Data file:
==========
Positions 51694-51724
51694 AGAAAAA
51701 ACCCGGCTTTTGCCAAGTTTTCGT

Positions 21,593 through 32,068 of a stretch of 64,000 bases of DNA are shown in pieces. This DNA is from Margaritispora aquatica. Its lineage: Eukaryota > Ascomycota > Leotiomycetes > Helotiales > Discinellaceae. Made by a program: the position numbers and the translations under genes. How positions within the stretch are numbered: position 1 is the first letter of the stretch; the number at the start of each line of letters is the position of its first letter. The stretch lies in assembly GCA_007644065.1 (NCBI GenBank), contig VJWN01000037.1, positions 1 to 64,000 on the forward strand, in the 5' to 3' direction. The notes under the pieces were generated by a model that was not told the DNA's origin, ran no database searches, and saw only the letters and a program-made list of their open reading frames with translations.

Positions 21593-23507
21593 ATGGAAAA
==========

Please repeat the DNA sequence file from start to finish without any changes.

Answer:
Positions 51694-51724
51694 AGAAAAA
51701 ACCCGGCTTTTGCCAAGTTTTCGT

Positions 21,593 through 32,068 of a stretch of 64,000 bases of DNA are shown in pieces. This DNA is from Margaritispora aquatica. Its lineage: Eukaryota > Ascomycota > Leotiomycetes > Helotiales > Discinellaceae. Made by a program: the position numbers and the translations under genes. How positions within the stretch are numbered: position 1 is the first letter of the stretch; the number at the start of each line of letters is the position of its first letter. The stretch lies in assembly GCA_007644065.1 (NCBI GenBank), contig VJWN01000037.1, positions 1 to 64,000 on the forward strand, in the 5' to 3' direction. The notes under the pieces were generated by a model that was not told the DNA's origin, ran no database searches, and saw only the letters and a program-made list of their open reading frames with translations.

Positions 21593-23507
21593 ATGGAAAA